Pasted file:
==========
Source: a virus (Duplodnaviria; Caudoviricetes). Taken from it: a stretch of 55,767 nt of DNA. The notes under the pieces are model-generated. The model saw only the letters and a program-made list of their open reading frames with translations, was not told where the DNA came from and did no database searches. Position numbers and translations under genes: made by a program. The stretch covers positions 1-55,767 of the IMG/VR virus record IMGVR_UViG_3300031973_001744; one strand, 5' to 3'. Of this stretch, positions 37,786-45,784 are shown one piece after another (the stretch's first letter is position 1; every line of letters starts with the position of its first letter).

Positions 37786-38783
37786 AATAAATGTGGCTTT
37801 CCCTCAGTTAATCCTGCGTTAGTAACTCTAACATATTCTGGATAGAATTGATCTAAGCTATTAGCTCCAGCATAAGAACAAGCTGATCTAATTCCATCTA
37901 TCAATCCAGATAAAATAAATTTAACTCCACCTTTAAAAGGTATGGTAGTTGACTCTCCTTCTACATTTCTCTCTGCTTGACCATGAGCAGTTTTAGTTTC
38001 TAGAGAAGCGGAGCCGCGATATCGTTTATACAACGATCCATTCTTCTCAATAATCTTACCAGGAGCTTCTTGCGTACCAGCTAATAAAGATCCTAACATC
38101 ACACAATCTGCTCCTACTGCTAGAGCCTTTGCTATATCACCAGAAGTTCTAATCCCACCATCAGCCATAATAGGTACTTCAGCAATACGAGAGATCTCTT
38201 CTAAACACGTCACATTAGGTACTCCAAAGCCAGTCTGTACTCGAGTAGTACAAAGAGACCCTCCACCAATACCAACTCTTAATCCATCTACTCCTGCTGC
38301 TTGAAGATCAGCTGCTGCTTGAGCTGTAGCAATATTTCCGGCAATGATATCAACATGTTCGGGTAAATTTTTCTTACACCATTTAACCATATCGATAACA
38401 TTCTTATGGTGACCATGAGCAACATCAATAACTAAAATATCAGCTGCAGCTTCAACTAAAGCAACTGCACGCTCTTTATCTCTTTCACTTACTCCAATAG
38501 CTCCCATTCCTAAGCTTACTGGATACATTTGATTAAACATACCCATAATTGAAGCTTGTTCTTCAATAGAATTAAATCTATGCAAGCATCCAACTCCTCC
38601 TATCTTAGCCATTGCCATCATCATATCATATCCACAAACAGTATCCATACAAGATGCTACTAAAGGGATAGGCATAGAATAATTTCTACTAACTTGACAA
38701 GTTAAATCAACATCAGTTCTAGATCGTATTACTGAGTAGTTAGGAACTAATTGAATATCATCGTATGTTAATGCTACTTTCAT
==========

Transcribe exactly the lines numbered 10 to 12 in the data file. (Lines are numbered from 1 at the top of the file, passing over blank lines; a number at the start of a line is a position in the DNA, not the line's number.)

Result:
38401 TTCTTATGGTGACCATGAGCAACATCAATAACTAAAATATCAGCTGCAGCTTCAACTAAAGCAACTGCACGCTCTTTATCTCTTTCACTTACTCCAATAG
38501 CTCCCATTCCTAAGCTTACTGGATACATTTGATTAAACATACCCATAATTGAAGCTTGTTCTTCAATAGAATTAAATCTATGCAAGCATCCAACTCCTCC
38601 TATCTTAGCCATTGCCATCATCATATCATATCCACAAACAGTATCCATACAAGATGCTACTAAAGGGATAGGCATAGAATAATTTCTACTAACTTGACAA